Mortgage lenders landed in fifth place on the list with 319 complaints. Consumers complained about problems with these companies involving everything from loan modification and foreclosure issues to short sales and related problems.

Schools accounted for 181 complaints, coming in sixth on the list. Most of these involved complaints about for-profit colleges, including tuition issues, loan problems and programs or colleges that closed.

Complaints involving email, including unsolicited sweepstakes, phishing attempts and outfits that failed to remove consumers from email lists after they’ve unsubscribed, came in seventh with 117 complaints.

Timeshare resale scams came in just behind email in eighth place with 116 complaints. Most of these involved consumers who want to sell their timeshare interests who fall prey to companies that claim they have buyers but don’t.

Telephone issues came in ninth with 95 complaints, running the gamut from billing disputes, service problems, coverage issues and rate changes to disputes over cancellation and termination terms and fees.

Rounding out the top 10 were publishers, with 93 complaints, nearly all including direct-mail magazine subscriptions where consumers pay for subscriptions they don’t receive or are billed fraudulently for magazine they’re already receiving. A few involved suspicion about deceptive solicitation.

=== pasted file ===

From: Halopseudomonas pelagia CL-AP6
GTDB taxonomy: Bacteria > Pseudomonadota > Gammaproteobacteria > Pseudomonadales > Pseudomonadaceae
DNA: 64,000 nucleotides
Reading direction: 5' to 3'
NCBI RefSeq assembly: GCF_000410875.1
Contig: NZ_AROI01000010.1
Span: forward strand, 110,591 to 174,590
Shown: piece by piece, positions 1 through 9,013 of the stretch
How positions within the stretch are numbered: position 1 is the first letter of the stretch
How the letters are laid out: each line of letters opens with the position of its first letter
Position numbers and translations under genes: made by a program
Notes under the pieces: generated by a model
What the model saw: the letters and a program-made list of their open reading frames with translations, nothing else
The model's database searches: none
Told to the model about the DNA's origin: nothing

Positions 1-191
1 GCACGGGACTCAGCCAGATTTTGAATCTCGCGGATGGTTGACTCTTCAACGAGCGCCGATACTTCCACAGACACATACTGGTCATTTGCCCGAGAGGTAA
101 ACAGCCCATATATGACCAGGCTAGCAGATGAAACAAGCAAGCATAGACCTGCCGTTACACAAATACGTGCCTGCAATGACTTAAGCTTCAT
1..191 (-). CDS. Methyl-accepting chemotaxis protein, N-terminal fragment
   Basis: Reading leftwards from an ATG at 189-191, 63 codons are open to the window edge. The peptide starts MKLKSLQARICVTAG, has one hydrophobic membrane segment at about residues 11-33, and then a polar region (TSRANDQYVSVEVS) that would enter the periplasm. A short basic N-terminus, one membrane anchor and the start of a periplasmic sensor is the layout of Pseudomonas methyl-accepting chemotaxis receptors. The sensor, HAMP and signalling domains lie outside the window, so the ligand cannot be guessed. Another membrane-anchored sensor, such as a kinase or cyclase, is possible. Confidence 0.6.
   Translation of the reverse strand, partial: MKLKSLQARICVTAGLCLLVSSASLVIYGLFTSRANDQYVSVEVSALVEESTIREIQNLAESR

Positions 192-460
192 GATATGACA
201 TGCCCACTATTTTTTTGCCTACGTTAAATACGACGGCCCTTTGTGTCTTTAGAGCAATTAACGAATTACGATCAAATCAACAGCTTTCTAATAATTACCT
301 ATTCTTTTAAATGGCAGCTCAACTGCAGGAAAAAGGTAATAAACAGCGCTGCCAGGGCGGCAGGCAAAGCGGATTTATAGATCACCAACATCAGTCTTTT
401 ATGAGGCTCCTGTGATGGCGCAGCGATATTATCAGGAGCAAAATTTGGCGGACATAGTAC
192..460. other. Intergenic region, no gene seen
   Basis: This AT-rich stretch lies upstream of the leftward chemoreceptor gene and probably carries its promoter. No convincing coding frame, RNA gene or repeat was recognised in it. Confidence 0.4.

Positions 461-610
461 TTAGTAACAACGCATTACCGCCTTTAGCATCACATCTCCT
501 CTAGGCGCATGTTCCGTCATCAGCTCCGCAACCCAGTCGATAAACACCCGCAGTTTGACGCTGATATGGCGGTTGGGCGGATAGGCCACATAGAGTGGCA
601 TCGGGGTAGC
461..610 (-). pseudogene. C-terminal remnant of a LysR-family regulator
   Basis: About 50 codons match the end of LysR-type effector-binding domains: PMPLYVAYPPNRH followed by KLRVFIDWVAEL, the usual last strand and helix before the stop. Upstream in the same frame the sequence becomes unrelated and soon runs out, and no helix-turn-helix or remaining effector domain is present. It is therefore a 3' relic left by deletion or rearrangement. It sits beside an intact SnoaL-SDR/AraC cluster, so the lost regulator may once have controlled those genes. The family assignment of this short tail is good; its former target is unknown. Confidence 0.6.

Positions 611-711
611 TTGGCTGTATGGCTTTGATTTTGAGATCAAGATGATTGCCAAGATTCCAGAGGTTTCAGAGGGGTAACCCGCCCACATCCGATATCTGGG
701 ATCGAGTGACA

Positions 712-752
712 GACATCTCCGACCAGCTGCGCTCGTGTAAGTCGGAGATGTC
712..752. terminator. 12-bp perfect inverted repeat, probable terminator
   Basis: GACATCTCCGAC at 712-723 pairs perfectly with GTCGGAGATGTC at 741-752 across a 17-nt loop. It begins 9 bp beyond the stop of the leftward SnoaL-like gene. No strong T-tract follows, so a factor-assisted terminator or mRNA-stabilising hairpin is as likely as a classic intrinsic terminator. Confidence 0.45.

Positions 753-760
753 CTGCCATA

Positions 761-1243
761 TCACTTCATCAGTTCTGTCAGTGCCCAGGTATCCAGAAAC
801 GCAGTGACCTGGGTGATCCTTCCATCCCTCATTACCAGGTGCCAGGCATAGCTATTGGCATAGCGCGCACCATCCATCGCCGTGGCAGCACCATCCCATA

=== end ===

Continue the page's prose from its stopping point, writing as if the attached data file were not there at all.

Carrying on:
The attorney general’s StopFraudColorado.gov website includes resources for consumers and displays up-to-date, credible information on scams, as well as information on helping victims and making it easy to report fraud.

ernest@coloradostatesman.com

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2 Responses to Debt collectors lead Colorado attorney general’s 2016 list of top consumer complaints

  1. Mark in Aurora March 9, 2017 at 2:47 pm #

    Another USELESS state govt agency!

    Ongoing telephone harassment could EASILY be shut-down, Colorado AG is lay-down, consumer complaint list is maintained as charade only, state intends to do NOTHING agin these monster corps who generate mucho tax-cash for govt despots.

    This is the SWAMP we hired Trump to drain:
    Coffman’s Consumer Protection Section is worthless actionless useless operation.
    STILL GETTING ILLEGAL COMPUTER CALLS – THANKS FOR ALL YOUR SINCERE CONCERN AND LAW-ENFORCEMENT, DESPOT COFFMAN

  2. Suzie Taylor March 12, 2017 at 6:21 pm #

    AG Coffman’s statistics seem to mirror the Consumer Financial Protection Bureau’s statistics (https://www.consumerfinance.gov/data-research/research-reports/fair-debt-collection-practices-act-annual-report-2016/). The CFPB’s 2017 statistics will probably be out later this month. I saw some info on another site (http://howto.make-collectors-pay.com) that led me to believe there might be a rollback on consumer protections for debt collection abuses. I’d hate to see that happen. Even if the feds roll back some protections, I hope Coffman and Colorado keep debt collectors in check.